Peggy Taphorn

West Side Story: the memory lingers on

Broadway Rose's vibrant production captures the up-to-date thrills and issues of a 60-year-old American musical classic

In 1957 theater critic Walter Kerr wrote this famous opening line: “The radioactive fallout from West Side Story must still be descending on Broadway this morning.”

West Side Story lost out in awards that year to the equally iconic piece of American pie known as The Music Man, but West Side Story was a nutshell of figures, issues, and culture that would come to dominate the stage and set the bar for what audiences would expect in performances for the next few decades.

Broadway Rose is taking on Stephen Sondheim and Jerome Robbins this summer, first with its production of West Side Story, running through July 24, then with A Funny Thing Happened on the Way to the Forum, Aug. 2-24. Robbins choreographed and directed West Side Story, which was Sondheim’s Broadway breakthrough show, as lyricist; Leonard Bernstein composed the score. Forum was the first show for which Sondheim wrote both music and lyrics.

Austin Arizpe and Kayla Dixon in Broadway Rose's "West Side Story." Photo: Liz Wade

Austin Arizpe and Kayla Dixon in Broadway Rose’s “West Side Story.” Photo: Liz Wade

Director Peggy Taphorn and company have brought this latest West Side Story to life with sparkling energy and freshness, immersing the audience once again in the thrills and charms of a genuine classic. Far from being an antique, this landmark musical is a show whose images and issues are with us every day, and Broadway Rose’s production plays them out with thrilling intensity.

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West Side Story is now an American legend that touches almost all of us. It carries its own particular American story, and we have stories about it: every time we see the show again, we bring the stories with us into the theater seats.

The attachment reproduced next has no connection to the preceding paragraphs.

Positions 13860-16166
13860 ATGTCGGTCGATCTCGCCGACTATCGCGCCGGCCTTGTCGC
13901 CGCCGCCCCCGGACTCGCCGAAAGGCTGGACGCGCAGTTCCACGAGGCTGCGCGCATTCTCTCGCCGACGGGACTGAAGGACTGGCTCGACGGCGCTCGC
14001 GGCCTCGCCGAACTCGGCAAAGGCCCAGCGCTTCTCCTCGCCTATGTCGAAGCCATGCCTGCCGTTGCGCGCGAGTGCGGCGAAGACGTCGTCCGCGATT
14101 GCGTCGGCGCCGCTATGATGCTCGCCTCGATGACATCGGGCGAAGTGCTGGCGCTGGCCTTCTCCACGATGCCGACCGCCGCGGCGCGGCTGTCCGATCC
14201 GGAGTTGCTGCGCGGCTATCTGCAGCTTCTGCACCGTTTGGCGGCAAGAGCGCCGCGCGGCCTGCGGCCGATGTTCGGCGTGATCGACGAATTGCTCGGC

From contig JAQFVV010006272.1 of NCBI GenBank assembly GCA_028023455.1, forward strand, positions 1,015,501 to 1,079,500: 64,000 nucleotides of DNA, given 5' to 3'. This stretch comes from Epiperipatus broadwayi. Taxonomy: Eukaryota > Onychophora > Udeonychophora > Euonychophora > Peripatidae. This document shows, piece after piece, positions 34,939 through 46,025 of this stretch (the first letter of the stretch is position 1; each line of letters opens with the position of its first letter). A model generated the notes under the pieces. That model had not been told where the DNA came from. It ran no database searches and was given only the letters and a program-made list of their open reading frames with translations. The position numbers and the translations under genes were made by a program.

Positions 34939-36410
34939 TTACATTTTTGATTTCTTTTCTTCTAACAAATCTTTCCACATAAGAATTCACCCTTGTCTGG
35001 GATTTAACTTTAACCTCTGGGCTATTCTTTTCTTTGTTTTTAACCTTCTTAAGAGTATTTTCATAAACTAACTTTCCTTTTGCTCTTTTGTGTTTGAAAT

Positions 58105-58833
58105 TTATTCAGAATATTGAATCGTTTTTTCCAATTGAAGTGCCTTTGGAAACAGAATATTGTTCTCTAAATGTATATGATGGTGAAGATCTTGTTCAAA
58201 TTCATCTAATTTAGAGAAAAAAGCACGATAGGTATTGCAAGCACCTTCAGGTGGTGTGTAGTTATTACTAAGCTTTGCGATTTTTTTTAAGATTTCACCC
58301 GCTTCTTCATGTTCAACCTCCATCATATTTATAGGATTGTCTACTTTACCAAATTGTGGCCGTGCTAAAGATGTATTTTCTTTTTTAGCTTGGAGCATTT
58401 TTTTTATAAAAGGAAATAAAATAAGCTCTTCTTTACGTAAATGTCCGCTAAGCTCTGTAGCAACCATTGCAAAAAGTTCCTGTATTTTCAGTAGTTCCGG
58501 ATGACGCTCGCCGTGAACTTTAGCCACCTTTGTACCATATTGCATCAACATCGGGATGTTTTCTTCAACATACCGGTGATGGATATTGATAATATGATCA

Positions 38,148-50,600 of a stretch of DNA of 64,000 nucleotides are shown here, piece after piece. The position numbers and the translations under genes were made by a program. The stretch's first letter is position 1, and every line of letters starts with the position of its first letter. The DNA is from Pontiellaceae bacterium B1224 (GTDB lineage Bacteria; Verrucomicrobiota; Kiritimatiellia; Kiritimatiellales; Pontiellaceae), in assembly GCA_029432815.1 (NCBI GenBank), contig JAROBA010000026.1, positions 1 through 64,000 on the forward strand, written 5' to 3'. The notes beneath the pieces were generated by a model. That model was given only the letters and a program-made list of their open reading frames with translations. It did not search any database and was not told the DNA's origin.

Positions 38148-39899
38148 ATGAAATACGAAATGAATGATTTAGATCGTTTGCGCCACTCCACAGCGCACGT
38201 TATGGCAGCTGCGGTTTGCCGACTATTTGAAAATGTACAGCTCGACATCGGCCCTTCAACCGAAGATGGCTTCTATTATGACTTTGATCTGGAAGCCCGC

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America, America: ‘Carousel’ and ‘Best Little Whorehouse’

A pair of summer musical entertainments at Clackamas Rep and Broadway Rose reflect today's headlines

“Legislating is only a hobby for members of this Congress,” Charles M. Blow wrote in a Monday op-ed piece in the New York Times bemoaning the simultaneous shenanigans and torpor of the current do-nothing Congress. “Their full-time job is raising hell, raising money and lowering the bar of acceptable behavior.”

As it happens, I read Blow’s depressingly rational screed the morning after catching that grand old flimflam of a musical The Best Little Whorehouse in Texas at Broadway Rose, and I couldn’t help thinking, What else is new?

The women's chorus in "Best Little Whorehouse." Photo: Craig Mitchelldyer

The women’s chorus in “Best Little Whorehouse.” Photo: Craig Mitchelldyer

Whorehouse first opened on Broadway in 1978, and is based loosely on real events a few years earlier when a crusading television reporter started a campaign that finally shut the doors of the Chicken Ranch, a century-old institution of widely if reluctantly tolerated repute outside the rural town of LaGrange, Texas. The resulting political fallout, at least in the fictionalized version onstage, is less a matter of actuality than of appearances, which in the topsy-turvy world of politics have a way of becoming reality. Life has been rolling along pretty much as humanly usual, with most of the human appetites being accommodated in some sort of agreed-upon manner closely associated to a wink and a nod and a turning of official heads in the opposite direction. But times are changing. Raise enough of a stink and eventually someone’ll be forced to do something about it, not so much to stop the stink as to stop the noise and keep the incumbents safely in office.

Whorehouse isn’t the best musical to come roaring down the two-lane blacktop of rural Americana, but it knows what it wants to do and it does it well, and as I hadn’t seen it in a number of years I was happy to make its acquaintance again, especially in this agreeable production directed (as was Broadway Rose’s pert and winning revival of The Music Man earlier in the summer) by the stage-smart Peggy Taphorn. Like most musical comedies it’s really mostly about its surfaces, but it does make a difference what’s underneath, and Whorehouse survives partly because its book latches onto some enduring American themes: a strong libertarian bent, an equally strong moralistic fervor, a thirst for fame and power and the various pleasures of the flesh, and the destruction derby that occurs when the soft tissue of human desire meets the driving metal of religious extremism and unshackled careerism. The resulting ruckus brings to mind such political and religious fast-shuffle hall of famers as Wilbur Mills and Lyndon Johnson and Aimee Semple McPherson, and the shenanigans of such latter-day politician/entertainer/perpetrator/scolds as Michele Bachmann, Elliott Spitzer, Sarah Palin, Anthony Weiner, Glenn Beck, and that comeback champ Newt Gingrich. Ooh, they love to do the little sidestep: It’s like watching Molière performed on a pedal steel guitar.

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